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HER3-DXd Induces CelTIL Increase In Early-Stage HR-Positive, HER2-Negative Breast Cancer

A single dose of HER3-targeted antibody–drug conjugate induces a CelTIL response in treatment-naïve early-stage hormone receptor-positive, HER2-negative breast cancer
04 May 2022
Breast Cancer;  Clinical Research;  Immunotherapy

Author: By Lynda Williams, medwireNews Reporter 


medwireNews: The SOLTI TOT–HER3 window of opportunity study suggests that a single dose of a HER3-directed antibody–drug conjugate might help induce an anticancer response before surgery in early-stage breast cancer patients with hormone receptor-positive, HER2-negative disease regardless of HER3 expression. 

Aleix Prat, from the Hospital Clinic of Barcelona in Spain, presented the findings at the ESMO Breast Cancer 2022 for patritumab deruxtecan (HER3-DXd) in 77 women with a primary operable tumour of at least 1 cm in size, a Ki67 expression of at least 10% (median 21%) and a core needle biopsy evaluable for HER3 mRNA assessment. 

The majority of the patients were premenopausal (56%), and had tumours with ductal histology (75%) and grade 2 (57%), stage cT2 (53%), cN0 (71%) disease.  

There was an approximately even distribution between ultralow, low, medium and high levels of HER3 mRNA between the patients, with a 4.6-fold difference between the lowest and highest expression. Sixty-one patients were assessed for tumour membrane HER3 protein expression using immunohistochemistry, 50 of whom had high expression and just one patient was negative. 

However, there was only a “weak correlation” between mRNA levels and HER3 protein expression measured by immunohistochemistry, said Aleix Prat.  

The patients were given a single dose of HER3-DXd 6.4 mg/kg and underwent biopsy 21 days later to determine the study’s primary endpoint of the CelTIL score, a measure of stromal tumour-infiltrating lymphocytes and tumour cellularity. A CelTIL high score is associated with improved pathological complete response and survival scores across breast cancer subtypes, the presenter explained. 

Overall, there was a significant increase in CelTIL between baseline and 21 days after HER3-DXd treatment among the 77 patients, with a mean difference of 6.8. The overall response rate at this time was 45%, including a complete response in 23%. 

Moreover, the 28 patients who responded to treatment achieved a significant mean CelTIL increase of 15.2 whereas the 34 nonresponders had a nonsignificant mean increase of 2.9. 

Further analysis found there was no significant association between CelTIL score changes and baseline HER3 mRNA or HER3 protein, the presenter commented. 

In addition, PAM50 subtype switching showed that 10% of tumours changed from baseline luminal A to a normal-like subtype and more than 50% of luminal B tumours switched to luminal A. Of the two patients with baseline HER2-enriched disease, one patient switched to luminal A subtype and the second had achieved a complete pathological response at time of surgery.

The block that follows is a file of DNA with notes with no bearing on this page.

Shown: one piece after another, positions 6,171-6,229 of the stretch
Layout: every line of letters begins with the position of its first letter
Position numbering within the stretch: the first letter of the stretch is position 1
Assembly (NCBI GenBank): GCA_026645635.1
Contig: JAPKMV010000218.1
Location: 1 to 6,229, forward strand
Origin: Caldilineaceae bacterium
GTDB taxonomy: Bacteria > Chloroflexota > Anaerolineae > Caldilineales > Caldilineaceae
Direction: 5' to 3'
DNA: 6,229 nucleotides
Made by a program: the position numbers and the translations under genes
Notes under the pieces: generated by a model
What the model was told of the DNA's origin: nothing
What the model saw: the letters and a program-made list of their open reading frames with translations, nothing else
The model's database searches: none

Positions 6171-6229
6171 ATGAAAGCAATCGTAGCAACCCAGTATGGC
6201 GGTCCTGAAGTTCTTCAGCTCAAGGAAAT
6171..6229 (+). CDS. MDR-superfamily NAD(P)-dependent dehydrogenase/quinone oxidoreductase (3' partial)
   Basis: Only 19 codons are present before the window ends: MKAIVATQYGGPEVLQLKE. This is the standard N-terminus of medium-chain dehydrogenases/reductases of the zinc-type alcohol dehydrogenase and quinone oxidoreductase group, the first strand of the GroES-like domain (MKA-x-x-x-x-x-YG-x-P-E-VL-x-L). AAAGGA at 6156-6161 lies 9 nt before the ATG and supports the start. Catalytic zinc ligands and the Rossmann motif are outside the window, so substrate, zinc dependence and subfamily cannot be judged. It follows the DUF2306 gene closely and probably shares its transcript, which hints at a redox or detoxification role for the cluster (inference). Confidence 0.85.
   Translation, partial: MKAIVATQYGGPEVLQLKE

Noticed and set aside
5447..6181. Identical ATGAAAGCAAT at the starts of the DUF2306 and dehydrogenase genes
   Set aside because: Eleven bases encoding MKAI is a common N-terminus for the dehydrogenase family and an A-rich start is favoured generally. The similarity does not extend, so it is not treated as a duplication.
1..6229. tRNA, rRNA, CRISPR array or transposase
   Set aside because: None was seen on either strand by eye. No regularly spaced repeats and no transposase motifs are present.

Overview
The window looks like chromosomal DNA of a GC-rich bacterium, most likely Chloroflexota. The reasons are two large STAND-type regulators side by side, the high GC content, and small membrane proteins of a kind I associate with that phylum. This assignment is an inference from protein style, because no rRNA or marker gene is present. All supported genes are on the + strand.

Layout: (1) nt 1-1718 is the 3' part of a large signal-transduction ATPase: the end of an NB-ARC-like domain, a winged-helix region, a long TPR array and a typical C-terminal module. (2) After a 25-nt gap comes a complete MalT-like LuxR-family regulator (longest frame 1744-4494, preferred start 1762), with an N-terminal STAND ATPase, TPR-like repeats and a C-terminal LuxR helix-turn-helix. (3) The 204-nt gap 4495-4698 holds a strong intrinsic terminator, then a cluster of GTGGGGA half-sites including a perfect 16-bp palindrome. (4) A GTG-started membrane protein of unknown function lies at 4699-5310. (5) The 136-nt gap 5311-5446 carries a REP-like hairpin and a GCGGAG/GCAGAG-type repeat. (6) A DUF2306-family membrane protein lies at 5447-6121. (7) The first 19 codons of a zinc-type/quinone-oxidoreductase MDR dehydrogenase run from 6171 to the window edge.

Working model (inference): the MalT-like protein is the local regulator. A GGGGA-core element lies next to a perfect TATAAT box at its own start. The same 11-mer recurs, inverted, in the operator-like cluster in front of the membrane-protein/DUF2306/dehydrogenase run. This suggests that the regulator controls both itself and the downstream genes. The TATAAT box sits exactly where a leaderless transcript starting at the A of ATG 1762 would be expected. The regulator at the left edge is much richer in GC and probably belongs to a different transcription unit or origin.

The investigator observed that non-luminal tumour subtypes had greater increases in CelTIL score at day 21 than the luminal A or B tumours, and the patients with a high PAM50 risk of relapse had a greater increase in CelTIL score than those with a medium or low relapse risk. 

When the researchers assessed the differential expression of 67 genes between baseline and day 21, there was an increase in the expression of 12 genes, mostly associated with immune response, such as CD68 and CD4, while the remainder were downregulated and mostly related to cell cycle and proliferation, including MKI67 and CCNB1

Similarly, analysis of Ki67 changes in immunohistochemistry from baseline in 53 patients showed a significant decrease in expression by an average of 8.96. 

Among the safety population of 78 patients, most treatment-emergent adverse events (TEAEs) were grade 1 (70%) or 2 (24%), being largely gastrointestinal symptoms and neutropenia. 

Grade 3 or more severe TEAEs occurred in 14%, most commonly neutropenia (8%), elevated alanine transaminase (3%) and diarrhoea (1%), and this safety profile is “consistent” with earlier reports for HER3-DXd, the presenter said. 

Aleix Prat stated that part B of the SOLTI TOT-HER3 study is ongoing and now recruiting patients with early-stage triple-negative breast cancer, as well as trialling a lower 5.6 mg/kg dose of HER3-DXd among hormone receptor-positive, HER2-negative patients. 

In addition, he said that the SOLTI-VALENTINE trial will soon open to investigate neoadjuvant HER3-DXd alone or in combination with endocrine therapy for patients with hormone receptor-positive, HER2-negative disease. 

Invited discussant Rebecca Dent, from the National Cancer Center Singapore, described the “enhanced infiltration of innate and adaptive immune cells” in the clinical setting of the study as “proof of concept”. 

She commented that the impact of HER3-DXd regardless of HER3 measurements may indicate “bystander killing” with the antibody–drug conjugate and that “upregulation of immune-mediated genes suggests potentially even greater ability to modify microenvironment” and thus a “greater impact” on survival outcomes. 


Prat A, Falato C, Pare Brunet L, et al. Patritumab deruxtecan (HER3-DXd) in early-stage HR+/HER2- breast cancer: final results of the SOLTI TOT-HER3 window of opportunity trial. Ann Oncol 2022;33(suppl_3):S165–S174. doi:10.1016/annonc/annonc890 

medwireNews is an independent medical news service provided by Springer Healthcare Ltd. © 2022 Springer Healthcare Ltd, part of the Springer Nature Group

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